The idea of a live album gradually emerges when the men realize that a boy’s dream might really come true. “People sometimes say ‘Big in Japan’. That’s really the dream of course,” says singer Klaus Meine in a documentary about the album.

Boy’s dream

In the spring of 1978 the dream comes true and singer Klaus Meine, guitarist Rudolf Schenker, drummer Herman Rarebell, bassist Francis Buchholz and solo player Uli Jon Roth fly to Tokyo. This is the first time that singer Meine has ever boarded a plane. For Roth, the tour to Tokyo is the last time he plays with the band – except for later reunion concerts of course.

Little do they know that this trip to Japan will result in a double album that will take the band to a whole new level. Even though the rockers taste the first hint of stardom when they land in Tokyo. In the middle of the night, the rockers are greeted by a limousine that takes them to the hotel. At the airport thousands of fans are waiting to welcome the Germans as heroes.

Tokyo Tapes

The Tokyo Tapes LP is a compilation of two of the three concerts that Scorpions play in a sold-out Nakano Sun Plaza. “It was one of the most bizarre experiences ever. Before the first performance it was all so quiet. I asked the promotor if the venue was really sold out,” recalls Schenker.

“He took me with him and let me take a look from behind the scenes. The plaza was completely full and everyone waited in silence for us to come up.” When the band rushes to the stage the show breaks loose and everyone goes completely wild.

For reasons of safety, the public should not be standing during the performance. A few months before the Scorpions’ show, six people were crushed to death during a Rainbow concert and the authorities therefore forbid dancing and jumping during events of this kind. “During our show no one could stop the crowd.”

Kojo No Tsuki

During the soundcheck just before the first performance in the Nakano Sun Plaza, singer Meine whispers a melody in the ear of guitarist Roth. It is the Japanese song “Kojo No Tsuki”. Immediately Roth picks up the vibe and on the spot the band jams a perfect Scorpions version of the track. Later that evening the song is a hit.

“It all sounds like I’m fluent in Japanese, but I had quite a bit of trouble getting the intonation and pronunciation right,” says Meine in an interview. “I did get a tape with the song from the Japanese fan club, but we were touring and I didn’t have time to learn it by heart.”

When he confesses to his wife that he intends to read the text of a piece of paper on stage, she forces Meine to go through the song with her on a daily basis during cooking. “Through these kitchen sessions you can still wake me up in the middle of the night and I know the lyrics word for word.”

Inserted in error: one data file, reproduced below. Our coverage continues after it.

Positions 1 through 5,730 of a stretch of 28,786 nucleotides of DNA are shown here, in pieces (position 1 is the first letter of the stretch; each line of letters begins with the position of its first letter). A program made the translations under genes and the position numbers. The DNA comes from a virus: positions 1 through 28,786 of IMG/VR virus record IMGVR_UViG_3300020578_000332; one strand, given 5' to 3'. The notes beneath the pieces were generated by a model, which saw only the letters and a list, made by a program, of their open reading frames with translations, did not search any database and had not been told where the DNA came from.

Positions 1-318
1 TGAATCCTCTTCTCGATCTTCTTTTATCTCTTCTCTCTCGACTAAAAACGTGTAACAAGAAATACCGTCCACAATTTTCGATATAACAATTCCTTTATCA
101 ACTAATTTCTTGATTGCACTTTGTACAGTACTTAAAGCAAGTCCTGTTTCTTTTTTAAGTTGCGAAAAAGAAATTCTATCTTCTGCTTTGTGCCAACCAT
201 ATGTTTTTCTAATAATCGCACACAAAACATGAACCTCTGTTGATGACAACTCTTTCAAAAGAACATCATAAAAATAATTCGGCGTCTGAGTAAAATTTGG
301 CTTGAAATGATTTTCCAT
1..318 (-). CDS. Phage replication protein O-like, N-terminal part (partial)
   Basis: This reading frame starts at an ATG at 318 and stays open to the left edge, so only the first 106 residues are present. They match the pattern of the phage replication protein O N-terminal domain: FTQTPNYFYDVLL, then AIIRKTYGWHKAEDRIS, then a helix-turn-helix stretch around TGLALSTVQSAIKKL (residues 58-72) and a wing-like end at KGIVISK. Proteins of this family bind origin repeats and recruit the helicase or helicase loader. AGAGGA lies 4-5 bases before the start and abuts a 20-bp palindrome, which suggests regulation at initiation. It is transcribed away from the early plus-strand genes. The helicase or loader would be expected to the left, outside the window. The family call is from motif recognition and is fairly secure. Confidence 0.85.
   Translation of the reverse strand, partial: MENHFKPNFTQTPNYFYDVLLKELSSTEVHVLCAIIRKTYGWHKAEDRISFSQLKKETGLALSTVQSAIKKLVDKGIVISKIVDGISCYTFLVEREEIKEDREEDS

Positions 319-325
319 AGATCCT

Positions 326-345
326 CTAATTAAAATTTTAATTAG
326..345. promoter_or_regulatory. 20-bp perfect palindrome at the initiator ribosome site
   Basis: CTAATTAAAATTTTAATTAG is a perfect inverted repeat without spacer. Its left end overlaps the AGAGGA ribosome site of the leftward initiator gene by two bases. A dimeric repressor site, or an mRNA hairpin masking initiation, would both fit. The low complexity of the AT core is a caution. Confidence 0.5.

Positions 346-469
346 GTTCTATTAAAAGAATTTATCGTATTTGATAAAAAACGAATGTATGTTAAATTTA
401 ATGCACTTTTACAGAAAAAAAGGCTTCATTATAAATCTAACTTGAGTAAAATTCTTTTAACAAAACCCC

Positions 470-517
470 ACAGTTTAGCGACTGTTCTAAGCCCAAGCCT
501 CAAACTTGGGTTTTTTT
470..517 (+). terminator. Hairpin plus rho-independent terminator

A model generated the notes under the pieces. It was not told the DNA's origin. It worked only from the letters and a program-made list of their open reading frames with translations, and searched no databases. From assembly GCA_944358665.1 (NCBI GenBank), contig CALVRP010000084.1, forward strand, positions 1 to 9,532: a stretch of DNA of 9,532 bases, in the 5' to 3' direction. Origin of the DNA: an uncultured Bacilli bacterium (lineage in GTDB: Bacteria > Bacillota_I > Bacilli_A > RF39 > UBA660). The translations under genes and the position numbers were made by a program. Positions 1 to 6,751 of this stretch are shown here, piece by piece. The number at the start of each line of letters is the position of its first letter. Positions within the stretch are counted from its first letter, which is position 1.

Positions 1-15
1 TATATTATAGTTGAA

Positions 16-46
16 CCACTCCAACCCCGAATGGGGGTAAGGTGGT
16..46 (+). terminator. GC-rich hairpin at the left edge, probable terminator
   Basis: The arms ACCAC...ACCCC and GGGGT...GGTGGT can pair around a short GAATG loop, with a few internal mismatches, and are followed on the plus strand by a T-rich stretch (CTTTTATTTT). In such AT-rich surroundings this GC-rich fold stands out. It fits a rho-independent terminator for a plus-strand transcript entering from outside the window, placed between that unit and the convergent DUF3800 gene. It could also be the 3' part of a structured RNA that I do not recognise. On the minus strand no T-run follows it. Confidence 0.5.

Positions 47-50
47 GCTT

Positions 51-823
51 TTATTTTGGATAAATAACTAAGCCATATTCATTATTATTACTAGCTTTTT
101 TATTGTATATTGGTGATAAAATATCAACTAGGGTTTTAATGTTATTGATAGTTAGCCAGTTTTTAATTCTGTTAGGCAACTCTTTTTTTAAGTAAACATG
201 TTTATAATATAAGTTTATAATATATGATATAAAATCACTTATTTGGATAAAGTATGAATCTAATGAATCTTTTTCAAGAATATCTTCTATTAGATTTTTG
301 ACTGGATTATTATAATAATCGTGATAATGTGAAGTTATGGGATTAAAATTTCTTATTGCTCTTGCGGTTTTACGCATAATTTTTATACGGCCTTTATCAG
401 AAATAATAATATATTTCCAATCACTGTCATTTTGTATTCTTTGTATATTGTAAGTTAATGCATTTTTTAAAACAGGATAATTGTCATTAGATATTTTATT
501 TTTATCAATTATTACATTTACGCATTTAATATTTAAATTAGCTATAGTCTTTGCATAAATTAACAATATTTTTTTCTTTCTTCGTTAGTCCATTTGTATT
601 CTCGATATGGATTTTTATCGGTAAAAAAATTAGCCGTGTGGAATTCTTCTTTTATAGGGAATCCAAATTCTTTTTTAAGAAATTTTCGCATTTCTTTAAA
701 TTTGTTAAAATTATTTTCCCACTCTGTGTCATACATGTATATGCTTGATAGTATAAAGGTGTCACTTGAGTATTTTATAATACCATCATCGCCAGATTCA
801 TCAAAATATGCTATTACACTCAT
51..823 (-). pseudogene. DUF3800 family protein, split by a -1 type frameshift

World Domination

The release of Tokyo Tapes in January 1979 on the USA market signals the international recognition of Scorpions. The double LP sounds so awesome, that America almost feels passed by the German rockers. “We were included in the international hard rock family in a heartbeat. Tokyo Tapes is the end of a chapter and the beginning of our global success,” says Rudolf Schenker.

Uli Jon Roth leaves the band after the adventure in Tokyo. No quarrels, no hard feelings, just the need to do other things. Matthias Jabs succeeds him. “Klaus had persuaded me to go to Tokyo,” says Roth. “I didn’t want to, but because we are such good friends, I did it. My only regret is that I didn’t do the USA tour before quitting the band. But you can’t have it all. Everything happens for one reason right.”

Historical album of the month – Pantera’s Far Beyond Driven

What does it take to turn a record into a historical milestone? That’s what we’ve been asking ourselves in the editor room. Our first answer would be that a historical record needs to inspire and stand at the beginning of a new genre. A shining example is Pantera’s album Far Beyond Driven.

March 22, 1994. The Billboard charts are dominated by Whitney Houston, Mariah Carey and Ace of Base. With the growing popularity of grunge bands like Nirvana and Soundgarden, the glory days of heavy guitars seem to be over. Then the unexpected happens, heavy metal band Pantera releases their seventh album.

Far Beyond Driven

Let’s go back in time first. Far Beyond Driven is the third major record label release of the band. It’s a successful attempt to top the previous album Vulgar Display of Power, with a heavier guitar sound, and more sluggish riffs.

With their guitars tuned in Cis Dime Darrell and bass player Rex Brown produce a threatening and sinister sound, that sends shivers down the listener’s spine. The low grunts coming out of front man Phil Anselmo’s throat are complemented by the raw and groovy rhythms of drummer Vinnie Paul Abbot.  The album is solid as a heavy metal rock. And, it ignited a metal revival that no one saw coming.